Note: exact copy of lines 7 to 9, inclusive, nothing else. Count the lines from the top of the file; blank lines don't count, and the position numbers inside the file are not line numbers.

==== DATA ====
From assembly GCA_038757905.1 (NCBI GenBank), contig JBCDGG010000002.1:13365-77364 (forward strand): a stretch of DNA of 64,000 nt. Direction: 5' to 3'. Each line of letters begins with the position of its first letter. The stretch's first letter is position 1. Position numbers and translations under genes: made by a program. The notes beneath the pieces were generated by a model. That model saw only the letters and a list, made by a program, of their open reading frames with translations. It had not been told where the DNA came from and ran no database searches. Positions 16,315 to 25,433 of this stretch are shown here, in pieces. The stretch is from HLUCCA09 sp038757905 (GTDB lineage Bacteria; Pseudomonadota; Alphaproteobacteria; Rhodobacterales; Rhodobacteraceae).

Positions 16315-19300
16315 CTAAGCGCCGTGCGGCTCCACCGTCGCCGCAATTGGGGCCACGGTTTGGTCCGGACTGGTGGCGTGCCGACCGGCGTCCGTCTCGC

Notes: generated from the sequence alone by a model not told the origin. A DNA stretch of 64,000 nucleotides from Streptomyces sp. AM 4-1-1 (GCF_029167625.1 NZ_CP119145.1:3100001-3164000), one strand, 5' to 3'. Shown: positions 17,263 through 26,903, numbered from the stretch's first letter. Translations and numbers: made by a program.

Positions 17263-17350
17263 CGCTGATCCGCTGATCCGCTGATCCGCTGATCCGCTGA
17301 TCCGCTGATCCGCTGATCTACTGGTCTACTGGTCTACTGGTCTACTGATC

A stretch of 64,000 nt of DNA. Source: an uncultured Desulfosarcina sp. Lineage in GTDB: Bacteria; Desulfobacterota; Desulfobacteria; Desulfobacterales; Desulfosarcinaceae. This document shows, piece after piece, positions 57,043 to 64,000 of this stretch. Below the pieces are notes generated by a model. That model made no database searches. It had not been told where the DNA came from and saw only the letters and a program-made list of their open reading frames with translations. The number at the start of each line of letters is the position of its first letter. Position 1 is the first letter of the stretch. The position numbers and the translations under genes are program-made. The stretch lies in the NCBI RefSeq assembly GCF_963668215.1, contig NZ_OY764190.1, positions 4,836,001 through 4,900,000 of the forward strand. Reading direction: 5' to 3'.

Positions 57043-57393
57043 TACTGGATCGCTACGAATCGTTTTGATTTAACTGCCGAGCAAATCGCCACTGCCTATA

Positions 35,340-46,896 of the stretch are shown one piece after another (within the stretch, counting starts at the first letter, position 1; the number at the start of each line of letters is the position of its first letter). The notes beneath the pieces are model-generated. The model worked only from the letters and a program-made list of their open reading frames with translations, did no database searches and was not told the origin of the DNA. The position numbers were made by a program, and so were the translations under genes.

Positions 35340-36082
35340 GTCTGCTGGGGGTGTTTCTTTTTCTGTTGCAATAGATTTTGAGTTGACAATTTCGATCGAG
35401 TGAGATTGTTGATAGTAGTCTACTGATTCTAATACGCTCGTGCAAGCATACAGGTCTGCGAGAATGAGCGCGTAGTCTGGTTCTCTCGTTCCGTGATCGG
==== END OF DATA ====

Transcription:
17301 TCCGCTGATCCGCTGATCTACTGGTCTACTGGTCTACTGGTCTACTGATC

A stretch of 64,000 nt of DNA. Source: an uncultured Desulfosarcina sp. Lineage in GTDB: Bacteria; Desulfobacterota; Desulfobacteria; Desulfobacterales; Desulfosarcinaceae. This document shows, piece after piece, positions 57,043 to 64,000 of this stretch. Below the pieces are notes generated by a model. That model made no database searches. It had not been told where the DNA came from and saw only the letters and a program-made list of their open reading frames with translations. The number at the start of each line of letters is the position of its first letter. Position 1 is the first letter of the stretch. The position numbers and the translations under genes are program-made. The stretch lies in the NCBI RefSeq assembly GCF_963668215.1, contig NZ_OY764190.1, positions 4,836,001 through 4,900,000 of the forward strand. Reading direction: 5' to 3'.

Positions 57043-57393